Weekly Quinoa – The Incan Mother Grain, A Staple in our Home Kitchen

Quinoa originated in the Andean region of Peru, Bolivia, Ecuador and Colombia, where it was domesticated 3,000 to 4,000 years ago for human consumption. It is a grain, a whole grain, a particularly high protein content, a full complement of essential amino acids — particularly lysine, which other grains are short of. That makes it a complete protein, comparable to that in meat and dairy products. Its low gluten content makes it suitable for people who suffer from celiac disease and can’t digest wheat, rye, barley or several other grains. For more details, Ohio State Ag Research in 2008 posted Mother Grain Quinoa – A Complete Protein. Quinoa is also a good source of phosphorus, magnesium, potassium, copper, zinc and iron. In addition, quinoa is very high in fiber, apparently nearly double than most grains. A 2012 Forbes Article calls quinoa the Supergrain of the Future. This July, the Wall Street Journal outlined that Quinoa Rides the Superfood and Gluten Free Waves.

I didn’t grow up eating this quirky grain. My Egyptian mother, who cooked our meals daily in spite of the fact that my dad owned a restaurant, valued directly overseeing our diets were rich in nutrients and home foods. Traditional white rice dishes often accompanied our fresh vegetables and high protein dinners. I came across quinoa afterwards, in my personal adventure of living gluten free to heal a few digestion issues during grad school.

However, the mother grain has become a staple in our weekly home kitchen. In fact, quinoa, avocado and scrambled eggs has elevated to be one of my favorite comfort foods. Easy to make and with so many benefits, I’m sure you’ll love it too. Here is my recipe for making quinoa.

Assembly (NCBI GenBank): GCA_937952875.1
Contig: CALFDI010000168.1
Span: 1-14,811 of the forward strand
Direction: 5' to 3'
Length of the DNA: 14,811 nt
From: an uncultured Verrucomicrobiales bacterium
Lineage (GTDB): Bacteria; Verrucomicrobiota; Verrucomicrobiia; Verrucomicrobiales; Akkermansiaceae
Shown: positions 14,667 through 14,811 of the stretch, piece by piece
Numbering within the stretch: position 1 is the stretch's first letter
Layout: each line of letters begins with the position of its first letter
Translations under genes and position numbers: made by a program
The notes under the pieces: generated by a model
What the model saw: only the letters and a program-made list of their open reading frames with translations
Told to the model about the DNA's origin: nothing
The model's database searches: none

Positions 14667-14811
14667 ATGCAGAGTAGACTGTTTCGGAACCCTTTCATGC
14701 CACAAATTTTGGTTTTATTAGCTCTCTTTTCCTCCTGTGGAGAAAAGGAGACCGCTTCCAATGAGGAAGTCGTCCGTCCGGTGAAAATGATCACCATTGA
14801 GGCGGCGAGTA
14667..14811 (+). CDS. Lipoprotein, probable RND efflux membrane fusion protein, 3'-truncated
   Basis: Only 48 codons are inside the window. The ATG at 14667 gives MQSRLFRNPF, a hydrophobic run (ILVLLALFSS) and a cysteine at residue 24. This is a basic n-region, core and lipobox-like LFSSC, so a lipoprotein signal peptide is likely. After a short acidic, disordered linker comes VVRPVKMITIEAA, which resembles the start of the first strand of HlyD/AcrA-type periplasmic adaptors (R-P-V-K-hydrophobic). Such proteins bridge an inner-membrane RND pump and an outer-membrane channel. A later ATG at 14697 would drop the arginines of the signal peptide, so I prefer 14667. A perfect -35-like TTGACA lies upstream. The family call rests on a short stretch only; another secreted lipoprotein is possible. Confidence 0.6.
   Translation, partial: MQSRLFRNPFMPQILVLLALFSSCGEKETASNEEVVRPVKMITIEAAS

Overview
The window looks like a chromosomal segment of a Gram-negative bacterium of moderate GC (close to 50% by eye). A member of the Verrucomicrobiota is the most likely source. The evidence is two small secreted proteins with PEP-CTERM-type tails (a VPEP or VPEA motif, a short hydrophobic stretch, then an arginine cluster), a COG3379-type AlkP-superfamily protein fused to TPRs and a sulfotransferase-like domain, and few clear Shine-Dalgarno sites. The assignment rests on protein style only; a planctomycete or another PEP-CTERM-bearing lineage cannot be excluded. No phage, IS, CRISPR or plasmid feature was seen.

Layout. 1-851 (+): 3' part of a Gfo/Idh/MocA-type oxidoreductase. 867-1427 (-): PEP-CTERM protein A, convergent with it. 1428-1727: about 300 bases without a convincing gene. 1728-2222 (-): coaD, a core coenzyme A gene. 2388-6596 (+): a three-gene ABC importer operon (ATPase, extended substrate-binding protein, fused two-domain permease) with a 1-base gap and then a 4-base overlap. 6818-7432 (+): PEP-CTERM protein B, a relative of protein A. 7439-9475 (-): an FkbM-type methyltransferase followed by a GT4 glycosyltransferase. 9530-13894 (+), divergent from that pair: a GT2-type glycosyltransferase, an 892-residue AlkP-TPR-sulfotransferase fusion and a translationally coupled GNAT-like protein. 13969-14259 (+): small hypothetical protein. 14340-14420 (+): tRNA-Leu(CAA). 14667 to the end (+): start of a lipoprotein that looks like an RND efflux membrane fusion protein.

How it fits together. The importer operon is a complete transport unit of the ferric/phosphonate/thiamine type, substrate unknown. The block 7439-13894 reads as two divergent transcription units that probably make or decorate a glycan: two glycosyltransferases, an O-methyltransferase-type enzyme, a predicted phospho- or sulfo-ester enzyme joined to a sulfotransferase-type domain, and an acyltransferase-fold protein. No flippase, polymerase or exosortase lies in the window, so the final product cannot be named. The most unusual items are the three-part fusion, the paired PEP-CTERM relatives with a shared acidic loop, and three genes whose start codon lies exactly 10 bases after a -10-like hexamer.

A disclosure on my technique: I use a more or less conventional method. Earlier this year, America’s Test Kitchen, and Cook’s Illustrated released a tested quinoa pilaf recipe claiming the conventional ratio of quinoa to water is too high and sauteing with oil increases bitterness. I haven’t yet tested their techniques in my home kitchen, but wanted to provide the information for your knowledge.

Raw quinoa seeds before cooking

Garlic and Truffle Sea Salt Simple Quinoa

Prep Time 5 minutes; Cook Time 15 minutes; Total Time 20 minutes


  • 1 cup quinoa
  • 2 tablespoons olive oil
  • 1 garlic clove
  • 1/4 tsp salt (I used a black truffle sea salt from a specialty shop)


  1. Rinse quinoa gently and thoroughly to wash off any residue of the natural external layer of bitter saponin and drain well.
  2. In a 2-quart saucepan with lid over high heat, pour the olive oil and press the garlic clove. Saute till you smell the garlic, less than a minute.
  3. Add drained quinoa and stir to combine. Leave on heat to allow any residual water from the rinse to evaporate.
  4. Add salt.
  5. Add 2 cups of water, stir, and bring to a vigorous boil.
  6. Turn the heat to low and cover for 15 minutes.
  7. Remove from heat, and leave covered to sit for 5 minutes.
  8. Fluff and serve.

Yield 3 servings

Serving Size 1 cup

One response to “Weekly Quinoa – The Incan Mother Grain, A Staple in our Home Kitchen

  1. Pingback: Scrambled Eggs with Breakfast Quinoa and Avocado | Olive & Oregano·

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